Nov 29, 2020 06:51 UTC
  • Assassination of top Iranian nuclear scientist triggers mass rallies

The assassination of the Iranian top nuclear scientist and researcher has drawn condemnation from Iranians from all walks of life.

A truck loaded with explosives blew up to intercept the car carrying top Iranian nuclear scientist and researcher, Mohsen Fakhrizadeh, on Friday, in the countryside area east of Tehran. Eyewitnesses say five or six gunmen then rushed from a nearby vehicle and opened fire on his car.

Fakhrizadeh was seriously injured and taken to hospital, but medics were unable to save his life. The incident immediately sent its shockwaves across Iran and beyond, with Iranian FM Mohammad Javad Zarif calling the attack an act of terror and linking it to Israel.

Less than 24 hours after the incident, people from all walks of life gathered outside the Iranian parliament to condemn the assassination, which they view as grave as the US assassination of top IRGC Commander Lt. Gen. Qassem Soleimani in January.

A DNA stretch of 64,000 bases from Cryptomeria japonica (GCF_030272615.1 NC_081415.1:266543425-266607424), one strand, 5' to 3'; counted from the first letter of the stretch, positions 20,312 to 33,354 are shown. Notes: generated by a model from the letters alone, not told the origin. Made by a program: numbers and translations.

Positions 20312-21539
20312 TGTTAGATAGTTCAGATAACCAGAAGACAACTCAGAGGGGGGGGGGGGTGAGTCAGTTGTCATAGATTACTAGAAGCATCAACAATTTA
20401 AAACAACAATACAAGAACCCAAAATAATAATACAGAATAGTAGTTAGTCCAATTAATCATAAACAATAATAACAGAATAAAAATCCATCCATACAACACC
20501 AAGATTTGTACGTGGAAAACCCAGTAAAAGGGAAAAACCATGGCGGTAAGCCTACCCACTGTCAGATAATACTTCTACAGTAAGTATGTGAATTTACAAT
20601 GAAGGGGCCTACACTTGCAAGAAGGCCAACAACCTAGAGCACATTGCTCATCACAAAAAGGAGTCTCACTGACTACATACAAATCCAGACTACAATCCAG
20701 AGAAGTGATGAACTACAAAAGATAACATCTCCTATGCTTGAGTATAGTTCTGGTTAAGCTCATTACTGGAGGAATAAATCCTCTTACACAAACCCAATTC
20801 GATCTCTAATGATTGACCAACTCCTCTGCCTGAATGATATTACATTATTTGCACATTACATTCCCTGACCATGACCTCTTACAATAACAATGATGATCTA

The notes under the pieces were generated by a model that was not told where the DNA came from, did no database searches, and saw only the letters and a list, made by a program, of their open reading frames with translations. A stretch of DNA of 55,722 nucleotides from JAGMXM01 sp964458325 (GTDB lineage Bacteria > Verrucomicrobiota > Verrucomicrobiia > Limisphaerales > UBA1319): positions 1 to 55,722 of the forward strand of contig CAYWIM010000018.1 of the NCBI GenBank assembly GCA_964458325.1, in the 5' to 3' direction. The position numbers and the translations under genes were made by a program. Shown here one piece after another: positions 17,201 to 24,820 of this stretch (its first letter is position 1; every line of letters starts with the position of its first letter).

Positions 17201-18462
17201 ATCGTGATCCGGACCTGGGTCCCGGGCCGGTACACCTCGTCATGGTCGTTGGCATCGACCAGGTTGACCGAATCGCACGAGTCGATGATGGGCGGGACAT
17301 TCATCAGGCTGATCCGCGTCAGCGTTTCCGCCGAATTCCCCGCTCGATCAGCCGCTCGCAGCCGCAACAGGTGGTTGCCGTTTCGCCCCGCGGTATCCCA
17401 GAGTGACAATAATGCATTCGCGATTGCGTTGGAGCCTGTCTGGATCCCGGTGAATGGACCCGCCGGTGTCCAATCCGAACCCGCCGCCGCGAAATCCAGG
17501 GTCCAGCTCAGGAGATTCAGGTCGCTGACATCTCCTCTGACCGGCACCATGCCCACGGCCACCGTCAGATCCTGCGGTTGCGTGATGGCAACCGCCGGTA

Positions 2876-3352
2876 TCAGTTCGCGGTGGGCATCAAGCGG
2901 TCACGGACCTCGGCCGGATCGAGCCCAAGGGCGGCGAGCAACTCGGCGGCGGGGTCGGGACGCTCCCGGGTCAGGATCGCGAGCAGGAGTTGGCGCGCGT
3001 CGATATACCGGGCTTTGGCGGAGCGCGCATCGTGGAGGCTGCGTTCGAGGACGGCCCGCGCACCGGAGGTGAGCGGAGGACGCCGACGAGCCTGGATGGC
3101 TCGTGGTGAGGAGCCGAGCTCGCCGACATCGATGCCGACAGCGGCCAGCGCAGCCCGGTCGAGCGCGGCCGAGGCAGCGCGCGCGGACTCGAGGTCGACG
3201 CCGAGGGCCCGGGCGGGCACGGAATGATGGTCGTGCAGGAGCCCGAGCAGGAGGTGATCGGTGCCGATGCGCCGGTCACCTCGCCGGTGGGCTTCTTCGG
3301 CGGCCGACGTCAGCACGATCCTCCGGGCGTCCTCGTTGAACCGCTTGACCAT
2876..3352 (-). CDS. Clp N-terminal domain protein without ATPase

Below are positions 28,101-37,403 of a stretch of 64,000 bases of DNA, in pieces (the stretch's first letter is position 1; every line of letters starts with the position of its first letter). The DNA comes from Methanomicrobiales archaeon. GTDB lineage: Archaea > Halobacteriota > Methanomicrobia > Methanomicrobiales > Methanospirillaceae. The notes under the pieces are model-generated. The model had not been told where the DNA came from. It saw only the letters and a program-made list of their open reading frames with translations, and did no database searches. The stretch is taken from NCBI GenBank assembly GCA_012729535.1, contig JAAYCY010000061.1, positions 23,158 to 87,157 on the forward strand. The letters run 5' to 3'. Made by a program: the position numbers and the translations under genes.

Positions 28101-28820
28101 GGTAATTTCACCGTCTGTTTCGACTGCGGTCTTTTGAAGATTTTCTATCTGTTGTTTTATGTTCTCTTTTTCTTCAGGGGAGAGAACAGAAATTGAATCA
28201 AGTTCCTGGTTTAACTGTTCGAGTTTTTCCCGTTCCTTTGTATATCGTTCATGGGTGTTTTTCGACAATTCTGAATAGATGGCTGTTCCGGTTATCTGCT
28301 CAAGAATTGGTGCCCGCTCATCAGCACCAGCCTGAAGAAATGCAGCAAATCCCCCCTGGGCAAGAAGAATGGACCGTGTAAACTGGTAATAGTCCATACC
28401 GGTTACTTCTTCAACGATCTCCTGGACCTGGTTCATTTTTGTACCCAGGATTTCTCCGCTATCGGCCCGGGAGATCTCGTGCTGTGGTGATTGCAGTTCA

Fakhrizadeh served as the head of the Research and Innovation Organization of the defense ministry. The Iranian defense ministry says he had a long history in defense innovations and had made key efforts to promote Iran’s nuclear energy program.

Iran's Defense Minister Brigadier General Amir Hatami says the country’s first COVID-19 test kits were produced in a research center headed by assassinated Iranian physicist Mohsen Fakhrizadeh, hailing the martyr as one of the pioneers of the country’s scientific movement against the novel coronavirus.

This had made him the number-one target of Israel's intelligence services, which have a track record of targeted assassinations of Iranian nuclear scientists nearly a decade ago.

Observers say the assassination of the Iranian scientist comes as part of Israel's attempts to disrupt Iran's nuclear energy program, which Tel Aviv accuses of having military dimensions.

Iran has time and again dismissed such allegations and signed the 2015 nuclear deal with the world powers as a sign of good will.

Now Fakhrizadeh became the fifth Iranian nuclear scientist who was eliminated in a terror attack. While all evidences attest to an Israeli involvement, Iranians strongly demand that the government take a harsh revenge. They say this would reduce the chances of more Iranian scientists becoming an easy target for terrorists.